To improve security and privacy, we are moving our web pages and services from HTTP to HTTPS. To give users of web services time to transition to HTTPS, we will support separate HTTP and HTTPS services until the end of 2017. From January 2018 most HTTP traffic will be automatically redirected to HTTPS. [more...] View this page in https
The following phosphorylases belongs to the same family:
Purine nucleoside phosphorylase (EC 22.214.171.124) (PNP) from mammals as well as
from some bacteria (gene deoD). This enzyme catalyzes the cleavage of
guanosine or inosine to respective bases and sugar-1-phosphate molecules
5'-methylthioadenosine phosphorylase (EC 126.96.36.199) (MTA phosphorylase) from
Xanthosine phosphorylase (EC 2.4.2.-) from Escherichia coli (gene xapA).
This enzyme can degrade all purine nucleosides except adenosine and
This family also includes the following uncharacterized proteins:
Yeast hypothetical protein YLR017w.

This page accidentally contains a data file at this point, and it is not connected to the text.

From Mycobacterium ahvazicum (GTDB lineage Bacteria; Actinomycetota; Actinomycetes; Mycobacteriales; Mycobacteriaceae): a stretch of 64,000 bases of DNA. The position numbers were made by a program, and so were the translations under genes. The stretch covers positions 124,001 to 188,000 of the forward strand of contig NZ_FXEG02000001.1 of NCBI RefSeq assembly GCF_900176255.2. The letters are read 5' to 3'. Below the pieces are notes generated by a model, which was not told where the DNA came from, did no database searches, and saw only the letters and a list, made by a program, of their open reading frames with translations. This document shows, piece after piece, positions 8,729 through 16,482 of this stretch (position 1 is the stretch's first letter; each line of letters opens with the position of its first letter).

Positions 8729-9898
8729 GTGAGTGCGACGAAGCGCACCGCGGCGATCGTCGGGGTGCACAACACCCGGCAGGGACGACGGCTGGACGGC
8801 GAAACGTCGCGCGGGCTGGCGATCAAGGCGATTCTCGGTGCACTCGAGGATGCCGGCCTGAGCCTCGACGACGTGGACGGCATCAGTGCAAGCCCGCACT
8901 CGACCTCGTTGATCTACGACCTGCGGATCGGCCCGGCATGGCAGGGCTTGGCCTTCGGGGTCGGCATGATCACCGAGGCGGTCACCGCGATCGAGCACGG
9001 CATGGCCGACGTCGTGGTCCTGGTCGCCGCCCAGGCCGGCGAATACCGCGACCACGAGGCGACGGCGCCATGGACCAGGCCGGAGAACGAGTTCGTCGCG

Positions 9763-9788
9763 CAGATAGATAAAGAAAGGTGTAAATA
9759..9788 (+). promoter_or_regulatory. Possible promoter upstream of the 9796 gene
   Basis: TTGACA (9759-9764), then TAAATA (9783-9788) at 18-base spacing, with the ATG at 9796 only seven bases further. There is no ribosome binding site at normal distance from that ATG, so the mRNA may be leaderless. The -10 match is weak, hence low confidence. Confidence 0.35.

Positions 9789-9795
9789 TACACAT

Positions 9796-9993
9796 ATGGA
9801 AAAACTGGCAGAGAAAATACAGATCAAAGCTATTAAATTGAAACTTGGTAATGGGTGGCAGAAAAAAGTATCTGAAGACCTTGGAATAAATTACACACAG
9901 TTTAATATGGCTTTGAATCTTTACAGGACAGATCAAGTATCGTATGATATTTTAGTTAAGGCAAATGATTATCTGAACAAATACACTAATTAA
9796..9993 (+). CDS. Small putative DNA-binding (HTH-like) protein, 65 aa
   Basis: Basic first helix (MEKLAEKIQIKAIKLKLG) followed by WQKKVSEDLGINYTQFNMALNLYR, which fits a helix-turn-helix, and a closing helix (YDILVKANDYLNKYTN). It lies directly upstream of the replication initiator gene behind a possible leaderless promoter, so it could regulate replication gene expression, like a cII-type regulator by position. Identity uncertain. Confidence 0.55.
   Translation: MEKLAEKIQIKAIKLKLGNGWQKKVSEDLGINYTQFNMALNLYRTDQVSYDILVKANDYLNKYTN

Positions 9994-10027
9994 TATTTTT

Fission yeast hypothetical protein SpAC16C9.02c.
Methanococcus jannaschii hypothetical protein MJ0060.
Rhodospirillum rubrum hypothetical protein in petC 3'region.
As a signature pattern, we selected a conserved region in the central part of
It should be noted that most bacterial PNP as well as archaebacterial
MTA phosphorylase belong to a different family of phosphorylases (see
December 2004 / Pattern and text revised.
PROSITE method (with tools and information) covered by this documentation:
Ealick S.E., Rule S.A., Carter D.C., Greenhough T.J., Babu Y.S., Cook W.J., Habash J., Helliwell J.R., Stoeckler J.D., Parks R.E. Jr. Chen S.-F., Bugg C.E.
Three-dimensional structure of human erythrocytic purine nucleoside phosphorylase at 3.2 A resolution.
PROSITE is copyright. It is produced by the SIB Swiss Institute
Bioinformatics. There are no restrictions on its use by non-profit
institutions as long as its content is in no way modified. Usage by and
for commercial entities requires a license agreement. For information
about the licensing scheme send an email to
or see: prosite_license.html.